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First brisket last weekend...what went wrong?

post #1 of 13
Thread Starter 
Hi All,

So a friend occasionally works at a local butcher shop and got me a flat on Saturday. He said was approximately 4 lbs. tried to get bigger but they had already cut them. So I planned on smoking on Sunday. Sunday I started my smoker. WSM 22 using cowboy lump and cherry wood. Started some lump in chimney and put on one side. Putting over top seemed to burn to quick last time. I think I need gasket kit for my WSM but that's another thread.was having trouble keeping temp at 225. Hovered between 230-250 mostly. Shot up to 260 and practically had vents closed and temp still climbing. Quick went inside and got some cold tap water and put that into water pan in an attempt to cool it down. I don't open lid often and when I do I shut down vents in bottom bowl to prevent coals from being overstoked.

On to the meat. I injected with mix of beef broth and some worcestershire sauce. Used a little bit of A1 on outside of brisket and went Texas style in rub (kosher salt and coarse black pepper). I know it was a small piece of meat, but looked like it had about a quarter inch fat cap, but didn't measure it and don't have much experience with brisket. I cooked fat side up and let it go for 3 hours. Decided not to wrap and that probably came back to bite me. When I probed after 3 hours it was at an IT temp if 169 degrees according to Maverick ET-733. I inserted probe in thickest part of flat. It hung at 169 for about an hour, maybe a little more before it started to climb. My goal was 195. I didn't toothpick test and seemed to be okay. Was some resistance in places though but figured t would still rise a bit more during rest. Looking back I should've started testing earlier at oil 180. After 195 I wrapped in foil, towels and put in cooler to rest for an hour. After the hour I unwrapped with eagerness only to be disappointed by dry, tough meat. Wouldn't have passed the pull test and don't think it would Have even folded over on itself if I tried. Flavor was good and had a nice smoke ring. It was just missing that tenderness and moistness. First thought was that I just cooked too long for such a lean/small cut of meat and dried it out. Then I was thinking maybe I didn't cook long enough. So in the oven it went trying to salvage. Put oven at 250. Checked every half hour to see if there was any change. After an hour and a half I gave up. I did cut apart and found one sliver of meat that was just below fat cap and moist and tender and flavor profile was really good. Did end up making some good chili.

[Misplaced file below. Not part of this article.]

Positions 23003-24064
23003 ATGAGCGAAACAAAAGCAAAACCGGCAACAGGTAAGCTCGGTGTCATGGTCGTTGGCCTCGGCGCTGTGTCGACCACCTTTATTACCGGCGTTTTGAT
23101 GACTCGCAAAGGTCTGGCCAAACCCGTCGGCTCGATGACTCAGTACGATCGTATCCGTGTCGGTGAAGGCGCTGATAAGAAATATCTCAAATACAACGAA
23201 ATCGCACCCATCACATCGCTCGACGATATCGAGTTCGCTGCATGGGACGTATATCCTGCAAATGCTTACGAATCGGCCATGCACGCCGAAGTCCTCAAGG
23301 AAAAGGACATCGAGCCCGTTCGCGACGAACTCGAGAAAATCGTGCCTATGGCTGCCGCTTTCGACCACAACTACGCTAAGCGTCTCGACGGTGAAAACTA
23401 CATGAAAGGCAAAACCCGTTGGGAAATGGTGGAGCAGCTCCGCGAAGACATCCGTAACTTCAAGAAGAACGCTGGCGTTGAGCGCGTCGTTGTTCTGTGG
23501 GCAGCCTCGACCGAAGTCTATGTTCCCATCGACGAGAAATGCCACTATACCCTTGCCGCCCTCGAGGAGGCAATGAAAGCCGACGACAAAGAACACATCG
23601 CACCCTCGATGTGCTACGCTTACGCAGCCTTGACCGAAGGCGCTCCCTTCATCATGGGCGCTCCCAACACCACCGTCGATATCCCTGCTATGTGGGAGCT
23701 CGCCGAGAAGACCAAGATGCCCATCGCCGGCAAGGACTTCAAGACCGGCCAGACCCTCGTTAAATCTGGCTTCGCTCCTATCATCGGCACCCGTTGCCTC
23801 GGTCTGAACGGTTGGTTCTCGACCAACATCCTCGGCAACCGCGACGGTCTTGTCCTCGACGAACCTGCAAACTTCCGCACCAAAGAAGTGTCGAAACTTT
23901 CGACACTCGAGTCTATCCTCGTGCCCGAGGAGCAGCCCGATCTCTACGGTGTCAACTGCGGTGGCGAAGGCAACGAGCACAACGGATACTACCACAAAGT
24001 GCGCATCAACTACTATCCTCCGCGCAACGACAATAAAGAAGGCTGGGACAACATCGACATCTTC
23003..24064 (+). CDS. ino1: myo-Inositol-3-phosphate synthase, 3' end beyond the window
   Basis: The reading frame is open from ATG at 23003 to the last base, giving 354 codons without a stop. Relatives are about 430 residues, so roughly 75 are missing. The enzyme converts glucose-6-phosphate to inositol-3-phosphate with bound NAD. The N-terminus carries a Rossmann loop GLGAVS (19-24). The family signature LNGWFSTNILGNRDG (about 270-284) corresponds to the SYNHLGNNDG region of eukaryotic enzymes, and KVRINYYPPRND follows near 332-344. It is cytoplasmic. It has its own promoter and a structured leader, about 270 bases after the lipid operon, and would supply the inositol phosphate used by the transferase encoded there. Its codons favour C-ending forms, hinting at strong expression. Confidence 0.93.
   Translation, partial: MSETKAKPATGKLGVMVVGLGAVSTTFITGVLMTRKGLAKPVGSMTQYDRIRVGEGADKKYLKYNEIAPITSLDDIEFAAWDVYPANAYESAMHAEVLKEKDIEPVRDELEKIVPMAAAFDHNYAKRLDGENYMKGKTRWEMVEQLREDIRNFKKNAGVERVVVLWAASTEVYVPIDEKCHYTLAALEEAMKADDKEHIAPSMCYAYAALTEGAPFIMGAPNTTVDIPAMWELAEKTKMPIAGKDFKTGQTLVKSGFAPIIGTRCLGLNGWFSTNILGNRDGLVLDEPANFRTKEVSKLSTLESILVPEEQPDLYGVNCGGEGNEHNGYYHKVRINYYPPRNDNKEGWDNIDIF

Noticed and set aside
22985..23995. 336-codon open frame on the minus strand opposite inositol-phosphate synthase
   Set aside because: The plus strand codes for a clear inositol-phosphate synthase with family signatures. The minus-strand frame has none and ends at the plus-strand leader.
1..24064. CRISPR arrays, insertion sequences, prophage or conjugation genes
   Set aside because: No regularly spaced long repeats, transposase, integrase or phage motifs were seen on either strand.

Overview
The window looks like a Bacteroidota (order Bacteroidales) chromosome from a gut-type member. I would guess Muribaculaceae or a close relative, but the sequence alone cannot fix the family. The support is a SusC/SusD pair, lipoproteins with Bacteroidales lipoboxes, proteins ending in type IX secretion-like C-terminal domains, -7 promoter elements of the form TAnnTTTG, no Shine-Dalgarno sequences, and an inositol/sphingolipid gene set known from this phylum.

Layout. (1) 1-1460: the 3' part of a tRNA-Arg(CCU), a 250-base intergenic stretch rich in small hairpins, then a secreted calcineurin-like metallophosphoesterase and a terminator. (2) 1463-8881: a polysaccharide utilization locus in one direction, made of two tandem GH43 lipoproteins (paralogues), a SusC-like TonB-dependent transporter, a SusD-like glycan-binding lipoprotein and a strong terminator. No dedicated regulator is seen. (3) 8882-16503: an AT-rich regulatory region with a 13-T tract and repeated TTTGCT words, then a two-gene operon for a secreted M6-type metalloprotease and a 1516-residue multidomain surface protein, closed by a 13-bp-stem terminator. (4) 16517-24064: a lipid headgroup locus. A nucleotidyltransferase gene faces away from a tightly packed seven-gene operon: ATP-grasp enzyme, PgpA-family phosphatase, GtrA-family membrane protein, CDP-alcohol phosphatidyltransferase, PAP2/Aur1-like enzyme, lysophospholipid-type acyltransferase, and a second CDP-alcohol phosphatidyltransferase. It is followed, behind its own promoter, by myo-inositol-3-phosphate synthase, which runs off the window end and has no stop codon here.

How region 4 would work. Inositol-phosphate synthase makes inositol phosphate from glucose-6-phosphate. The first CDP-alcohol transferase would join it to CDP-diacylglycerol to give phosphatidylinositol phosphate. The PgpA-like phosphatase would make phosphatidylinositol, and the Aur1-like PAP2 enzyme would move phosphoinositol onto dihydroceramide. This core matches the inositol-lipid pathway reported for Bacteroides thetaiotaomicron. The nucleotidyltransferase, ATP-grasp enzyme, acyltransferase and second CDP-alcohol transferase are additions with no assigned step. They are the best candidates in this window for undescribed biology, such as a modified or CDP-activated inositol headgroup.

So where'd I go wrong? Was just too lean and I should've wrapped? Also, worried thermometer might have been giving bad reading since I read stall is usually in 150s and I was stuck at 169. Pictures to follow.

Thanks All!
post #2 of 13
Thread Starter 








post #3 of 13

how many total hours did it cook for? what grade beef was it?

post #4 of 13

Having just the flat makes it hard as there is not as much internal fat as in the point. I learned the hard way that when you probe test it needs to be tender all over before pulling as it isn't going to change much when you rest it so you could have been underdone.

 

To avoid further confusion I would suggest trying it again following the same method but change one variable. You could either get a fattier cut or stick with that same cut and wrap it. If you change too many variables and it goes right you won't know what went wrong the first time.

 

Good luck. 

post #5 of 13
Thread Starter 
Quote:
Originally Posted by mphillips55 View Post
 

how many total hours did it cook for? what grade beef was it?

 

It cooked for a little overs 6 hours. Unsure as to the grade of beef. What should I be looking for?

 

Quote:
Originally Posted by bmaddox View Post
 

Having just the flat makes it hard as there is not as much internal fat as in the point. I learned the hard way that when you probe test it needs to be tender all over before pulling as it isn't going to change much when you rest it so you could have been underdone.

 

To avoid further confusion I would suggest trying it again following the same method but change one variable. You could either get a fattier cut or stick with that same cut and wrap it. If you change too many variables and it goes right you won't know what went wrong the first time.

 

Good luck. 


Yeah perhaps it was underdone. I should have put in oven another half hour when I found the good sliver of meat to see if it would have been better. Oh well. Live and learn. I think I will be running a freezing/boiling test on my Maverick before my next cook as well.

post #6 of 13
Thread Starter 

Thanks for all the help guys! Would be hard to start smoking without forums like this.

post #7 of 13

RE: beef grades - this is my experience, your mileage may vary. You can absolutely make a good smoked brisket from any grade, but I treat them differently. The amount of fat marbled throughout a prime is much different from a select, which directly affects the moisture of the finished product. This being the case I generally will foil a select brisket with a ladle of this sauce (http://www.foodnetwork.com/recipes/food-network-kitchens/texas-style-barbecue-sauce-recipe.html - this is the sauce from Mueller's BBQ in Taylor, TX, its not really a BBQ sauce, its more just to complement the flavor of the meat), while prime I generally only wrap in paper. The point of this little paragraph is that there are differences between the grades and I think being aware of how this will affect the cook is good to know. I'm also sort of OCD though so maybe thats just me.

 

in your particular case, i agree it was likely underdone, and probably could/should have been wrapped at some point to help preserve moisture.

 

I'd say next time maybe give a full packer brisket a shot. Learning how to smoke them has been so much fun the last few months. There are so many little nuances to it that are quite fascinating.

post #8 of 13

The good thing, it was a small piece of meat, and you've learned something in the process.  I think wrapping the meat makes a difference for me.  Yes, it makes the bark a little soft, but the also makes the meat tender too.  I first wrapped with foil, but have moved on to butcher paper.  The butcher paper still helps keep the meat tender, but keeps the bark a little more intact.  As with anything, our first time at bat probably isn't going to be a home run.  It takes patience, and willingness to fail, to learn.  At least that's been my experience.  Try again.  A few of my cooks have been miserable failures.  All have been edible, but a few I wouldn't want to share with anyone.  One thing about your setup, and I'm sure you know it, but the 22.5 was probably too big for such a small piece of meat.  And you needed more fuel to get hotter temps with such a big rig.  Again, live and learn.